Hello, Sean McTiernan is my name. I’m a freelance journalist from Ireland who has written for a pile of websites including The Awl and Passion of the Weiss. I also co-host a weekly podcast called Them’s The Vagaries, a mostly-outdoor music and pop culture discussion show that ends up being mainly about rap, wrestling and conspiracy theories. Despite how that sounds, I do try to mostly be a good person.
This week, after Ian’s intimidatingly-excellent exploration of 90s Bowie, Hendrik has graciously allowed me to talk about Nomeansno, a punk three piece from British Columbia, Canada who have been active for around 32 years.
My aim this week is to attract people to the band who’ve never heard them before or who may have seen the words “Jazz Punk” associated with them and, understandably, ran far away, clutching their faces and screaming for their loved ones. If you were one of these people, I am sorry for this and, I promise, Nomeansno are so much better than that. To allay any fears you may have about pretentiousness or wankery, here is Nomeansno playing one of their songs really well:
What Nomeansno have done is refine their approach over the last three decades, stretching their stentorian, propulsive, punk sound in all manner of directions. Few bands can sound impossibly brutal and funky (lay down your weapons, there is no slap bass involved) in one song and incredibly mournful and austere in the next. The have written hook-laden punk hits, distortion-driven dark-nights-of-the-soul and stuff that lies somewhere inbetween that also somehow incorporates sea shantys. Their lyrics are about evil or conflicted characters and mostly focus on how dark and fucked-up life can be and how despite, or maybe Because, of this, it’s worth living anyway. Thankfully, these songs are often really funny.
Nomeasno are a rare gift, a band who emerged with a unique vision and evolved that vision over thirty years, unmolested by commercial success, widespread recognition (something that is definitely partly their fault) or any desire to either keep up with musical trends or make the same album over and over.
They don’t make videos. They do make a conscious effort to disseminate entirely false and contradictory information about themselves. They routinely encourage people to download their music as much as they want. Nothing about any of this strikes them as a big deal.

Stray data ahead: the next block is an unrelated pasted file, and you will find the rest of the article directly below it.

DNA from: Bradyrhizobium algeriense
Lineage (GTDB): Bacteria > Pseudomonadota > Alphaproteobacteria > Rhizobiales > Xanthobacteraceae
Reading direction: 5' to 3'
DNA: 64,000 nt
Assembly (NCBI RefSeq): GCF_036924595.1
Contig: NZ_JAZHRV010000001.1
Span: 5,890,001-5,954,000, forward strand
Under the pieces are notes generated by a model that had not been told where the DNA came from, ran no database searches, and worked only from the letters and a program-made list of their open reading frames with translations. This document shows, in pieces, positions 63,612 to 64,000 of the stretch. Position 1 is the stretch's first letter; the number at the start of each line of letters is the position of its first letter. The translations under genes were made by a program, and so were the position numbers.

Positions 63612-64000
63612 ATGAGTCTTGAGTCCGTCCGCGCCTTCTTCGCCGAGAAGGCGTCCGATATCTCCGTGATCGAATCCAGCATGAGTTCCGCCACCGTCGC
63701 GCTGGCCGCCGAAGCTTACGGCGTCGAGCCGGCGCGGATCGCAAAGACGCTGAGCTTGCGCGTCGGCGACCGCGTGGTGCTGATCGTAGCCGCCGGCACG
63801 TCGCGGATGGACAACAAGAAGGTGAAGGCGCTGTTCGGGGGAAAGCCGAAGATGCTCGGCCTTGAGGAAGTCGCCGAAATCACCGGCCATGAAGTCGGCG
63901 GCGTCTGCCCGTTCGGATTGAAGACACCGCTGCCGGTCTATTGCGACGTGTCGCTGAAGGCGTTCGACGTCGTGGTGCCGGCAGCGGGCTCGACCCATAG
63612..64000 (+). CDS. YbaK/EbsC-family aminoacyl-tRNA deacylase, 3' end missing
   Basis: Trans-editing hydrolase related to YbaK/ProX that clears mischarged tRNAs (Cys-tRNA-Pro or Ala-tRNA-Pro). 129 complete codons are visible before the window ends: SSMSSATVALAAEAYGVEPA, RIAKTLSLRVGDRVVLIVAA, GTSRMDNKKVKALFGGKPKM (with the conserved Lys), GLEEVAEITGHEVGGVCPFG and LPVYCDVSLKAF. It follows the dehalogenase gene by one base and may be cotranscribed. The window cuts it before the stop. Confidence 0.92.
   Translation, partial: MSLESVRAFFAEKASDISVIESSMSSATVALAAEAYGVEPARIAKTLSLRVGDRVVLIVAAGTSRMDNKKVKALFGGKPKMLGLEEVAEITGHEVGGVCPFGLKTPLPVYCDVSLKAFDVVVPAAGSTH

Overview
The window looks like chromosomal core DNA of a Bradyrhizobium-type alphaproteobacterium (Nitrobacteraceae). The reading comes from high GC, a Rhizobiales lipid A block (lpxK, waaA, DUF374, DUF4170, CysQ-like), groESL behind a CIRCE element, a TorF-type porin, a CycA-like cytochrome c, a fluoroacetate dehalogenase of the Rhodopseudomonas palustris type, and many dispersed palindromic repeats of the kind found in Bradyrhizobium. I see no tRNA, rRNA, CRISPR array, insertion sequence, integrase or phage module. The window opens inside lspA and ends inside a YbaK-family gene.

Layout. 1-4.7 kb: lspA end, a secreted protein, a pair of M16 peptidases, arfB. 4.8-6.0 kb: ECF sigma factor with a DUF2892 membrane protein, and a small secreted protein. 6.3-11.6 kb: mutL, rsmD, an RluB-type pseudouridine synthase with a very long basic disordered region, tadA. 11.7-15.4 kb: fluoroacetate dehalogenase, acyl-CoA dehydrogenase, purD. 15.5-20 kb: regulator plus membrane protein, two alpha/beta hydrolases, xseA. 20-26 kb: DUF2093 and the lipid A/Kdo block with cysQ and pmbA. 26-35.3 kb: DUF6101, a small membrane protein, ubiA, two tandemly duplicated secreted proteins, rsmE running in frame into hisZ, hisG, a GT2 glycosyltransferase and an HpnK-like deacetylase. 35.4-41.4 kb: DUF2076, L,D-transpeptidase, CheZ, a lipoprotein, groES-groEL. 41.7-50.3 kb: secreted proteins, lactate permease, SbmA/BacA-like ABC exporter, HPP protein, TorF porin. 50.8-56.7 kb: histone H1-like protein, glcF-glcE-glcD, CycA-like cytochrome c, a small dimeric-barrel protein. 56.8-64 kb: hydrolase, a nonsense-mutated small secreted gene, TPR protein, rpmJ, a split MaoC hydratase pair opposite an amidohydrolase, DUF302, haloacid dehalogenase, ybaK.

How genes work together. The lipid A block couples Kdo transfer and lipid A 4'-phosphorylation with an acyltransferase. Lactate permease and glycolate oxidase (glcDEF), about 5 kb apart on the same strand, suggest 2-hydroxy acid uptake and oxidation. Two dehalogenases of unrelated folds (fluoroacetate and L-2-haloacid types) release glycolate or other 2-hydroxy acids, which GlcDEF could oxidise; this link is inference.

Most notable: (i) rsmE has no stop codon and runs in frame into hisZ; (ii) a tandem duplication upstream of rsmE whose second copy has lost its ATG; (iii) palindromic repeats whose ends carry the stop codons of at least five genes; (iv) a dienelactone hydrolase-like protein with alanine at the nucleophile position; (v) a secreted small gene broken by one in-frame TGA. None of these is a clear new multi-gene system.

During their entire career, they’ve made their living doing an insane amount of touring. They also don’t make a big deal of this and, although they’ve said it can be a hard life to which not everyone is suited, they still regard this life as something of a privilege. This is probably why they’ve lampooned Henry Rollins (who has based his entire career on how difficult it is to be in a punk band) so well on several occasions.
Nomeansno are also a second band. This band is their answer to the probably-unasked question: “What if the infamously-dumb, notoriously-violent, hockey-playing Hanson Brothers from the movie Slapshot formed a band that sounded like the Ramones?”
This band plays old-school punk songs about brewing beer and hockey. The Hanson Brothers could be the best joke in music and Nomeanso have been telling it excellently for around 25 years. I’ll be covering them in depth on Wednesday. Expect a lot of aggressive counting to four.
I intend to expand on the above and telling you much more about Nomeansno over the next five days. The format will involve focusing on a member a day rather than soldiering through their discography chronologically (a mid-period line-up change gives me four dudes to discuss). In this way I can talk about each member’s contribution to Nomeansno’s sound, their outlook on life and their respective, excellent, side projects.
Some of these side projects, especially Tom Holliston’s hilarious, biting, genre-spanning Show Business Giants, deserve their own weeks but I hope I’ll be able to at least put you on the right path to discovering some of their wonderful music.
The fifth day I’ll dedicate to various ephemera and possibly long screeds about how this enterprise has driven me insane (let’s hope not though, right?).
Nomeansno is my favourite band. I believe four of the most-underrated musicians in punk history have played in it and that it’s produced some of the best songs about love, alienation, brutality and the nature of existence ever written. I also believed they’ve managed to make all that far more fun to listen to than anyone could have hoped. They’re an endlessly interesting collection of classically Canadian fellows and I expect they’re going to be a blast to write about.
Hopefully they’ll be fun to read about too.